When Times Square was sleazy

Story highlights

  • If you've visited New York City recently, you've probably walked around Times Square along with thousands of others
  • In the 1980s, it wasn't safe to stroll around what was called "the sleaziest block in America"
  • Today, there are more than 100,000 pedestrians on 42nd Street on a given day

(CNN)In the 1980s, New York City's Times Square wasn't so much the "Crossroads of the World" as it was the wrong side of the tracks.

The sex market and drug trade thrived in the area, and homeless encampments dotted its streets. Many local theaters -- once legitimate operations showcasing the performances of renowned actors like Lionel Barrymore -- had become home to peep shows and porn movies.
Crime rates soared.
    In 1981, Rolling Stone magazine called West 42nd Street, located in the heart of Times Square, the "sleaziest block in America."
    Tim Tompkins, president of the Times Square Alliance, said the area was then -- and has always been -- representative of what was working or not working in New York City as a whole.
    "Throughout New York City, crime was a huge issue that was making people stay away, and despite the incredible assets of New York, that overshadowed everything else," Tompkins said.
    "And here [in Times Square] you had a place that had all the Broadway theaters, the greatest concentration of live entertainment, and none of those positive things could be seen or were overshadowed by how dangerous the city was.
    "Times Square was this symbol of whether the government had either the will or the capacity to make a city safe."
    As the decade drew to a close, it became apparent that the will (at least as far as Times Square was concerned) was definitely there.
    New York City and state governments joined forces to try to revitalize and reinvent Times Square, and Tompkins said they employed just about every economic development tool that had been used in the last century -- from tax breaks and zoning laws to a law requiring property owners to put advertising on their buildings.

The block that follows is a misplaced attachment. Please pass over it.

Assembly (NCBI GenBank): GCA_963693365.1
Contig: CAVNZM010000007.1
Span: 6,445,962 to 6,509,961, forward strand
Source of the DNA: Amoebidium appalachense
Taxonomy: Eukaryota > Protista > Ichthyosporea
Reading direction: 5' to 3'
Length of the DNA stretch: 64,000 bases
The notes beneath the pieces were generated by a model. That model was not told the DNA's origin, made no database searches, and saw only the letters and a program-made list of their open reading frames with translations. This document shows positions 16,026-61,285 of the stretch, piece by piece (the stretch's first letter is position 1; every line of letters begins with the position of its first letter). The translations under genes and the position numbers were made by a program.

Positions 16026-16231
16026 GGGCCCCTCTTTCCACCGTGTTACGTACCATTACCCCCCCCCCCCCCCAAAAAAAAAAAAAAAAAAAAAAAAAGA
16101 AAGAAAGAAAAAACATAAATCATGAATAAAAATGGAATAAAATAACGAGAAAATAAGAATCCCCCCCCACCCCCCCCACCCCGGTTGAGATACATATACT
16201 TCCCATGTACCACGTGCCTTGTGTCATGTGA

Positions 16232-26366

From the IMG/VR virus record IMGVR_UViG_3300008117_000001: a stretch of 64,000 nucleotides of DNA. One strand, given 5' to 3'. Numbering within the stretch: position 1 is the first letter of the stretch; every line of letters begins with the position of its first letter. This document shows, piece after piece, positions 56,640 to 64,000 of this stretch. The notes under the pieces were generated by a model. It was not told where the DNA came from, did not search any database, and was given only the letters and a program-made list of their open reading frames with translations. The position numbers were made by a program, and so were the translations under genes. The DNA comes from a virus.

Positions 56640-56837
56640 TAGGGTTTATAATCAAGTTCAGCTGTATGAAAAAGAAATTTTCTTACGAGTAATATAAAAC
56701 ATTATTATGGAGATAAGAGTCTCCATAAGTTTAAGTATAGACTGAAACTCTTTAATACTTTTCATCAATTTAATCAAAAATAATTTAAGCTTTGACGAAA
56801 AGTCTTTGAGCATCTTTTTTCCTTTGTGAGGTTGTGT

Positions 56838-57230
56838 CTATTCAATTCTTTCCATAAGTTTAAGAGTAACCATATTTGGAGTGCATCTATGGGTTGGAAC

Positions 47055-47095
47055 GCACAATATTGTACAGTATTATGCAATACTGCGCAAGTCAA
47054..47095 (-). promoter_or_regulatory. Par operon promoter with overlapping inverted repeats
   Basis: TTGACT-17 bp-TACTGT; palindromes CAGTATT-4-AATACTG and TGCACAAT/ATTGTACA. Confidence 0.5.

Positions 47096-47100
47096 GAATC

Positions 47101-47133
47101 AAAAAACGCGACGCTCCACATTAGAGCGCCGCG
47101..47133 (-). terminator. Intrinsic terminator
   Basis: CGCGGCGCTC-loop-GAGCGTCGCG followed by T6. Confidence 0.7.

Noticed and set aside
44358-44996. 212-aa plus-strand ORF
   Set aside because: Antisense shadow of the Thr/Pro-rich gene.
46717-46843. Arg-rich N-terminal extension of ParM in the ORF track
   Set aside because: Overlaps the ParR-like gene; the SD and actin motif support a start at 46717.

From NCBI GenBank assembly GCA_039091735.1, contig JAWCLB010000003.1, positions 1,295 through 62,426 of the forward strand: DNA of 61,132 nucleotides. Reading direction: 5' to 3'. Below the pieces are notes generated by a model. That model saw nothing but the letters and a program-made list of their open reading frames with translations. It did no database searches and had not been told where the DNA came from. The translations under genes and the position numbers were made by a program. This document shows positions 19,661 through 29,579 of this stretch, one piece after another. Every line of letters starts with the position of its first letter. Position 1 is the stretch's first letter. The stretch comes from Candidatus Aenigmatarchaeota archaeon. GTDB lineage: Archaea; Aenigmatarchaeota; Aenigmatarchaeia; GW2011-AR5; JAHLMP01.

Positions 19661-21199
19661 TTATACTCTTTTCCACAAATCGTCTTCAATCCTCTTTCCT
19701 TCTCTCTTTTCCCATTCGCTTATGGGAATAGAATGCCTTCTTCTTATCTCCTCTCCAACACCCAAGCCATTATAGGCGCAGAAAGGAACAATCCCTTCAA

In 1990, the city established The New 42nd Street, a nonprofit dedicated to the revitalization of 42nd Street between 7th and 8th Avenues -- arguably Times Square's most dangerous and seedy area.
    Cora Cahan, a native New Yorker and president of The New 42nd Street, said her organization had the challenge of finding new uses for the old theaters on the block -- no small task considering the neighborhood's nefarious reputation.
    "This street was sex shops and paraphernalia shops and triple X porn shops," Cahan said. "It was the kind of street that people told their kids to stay away from."
    By 1995, however, the group had reopened the street's least desirable theater as the New Victory Theater, the city's first theater catering solely to children and families.
    "We found people pushing strollers rather than pushing drugs on the street," Cahan said.
    Now, according to The New 42nd Street, there are more than 100,000 pedestrians on the street on a given day, and 5,000 legitimate theater seats in use.
    The number of visitors to Times Square increased by 22.1 million between 2000 and 2015, NYC & Company reports. In fact, the revitalization of Times Square has been so successful, it led to the evolution of another major street -- Broadway.
    In 2009, the city closed parts of Broadway in Times Square to traffic, turning it into a major pedestrian thoroughfare.
    "Broadway's transformation into a place that is a public space for pedestrians is also a sign of how Times Square came back and there was a need to accommodate all of the people who were coming into Times Square," Tompkins said.
    "The problem used to be that you couldn't get through Times Square without getting mugged or killed, and then by the 2000s, the problem was you couldn't get through Times Square because it was so crowded."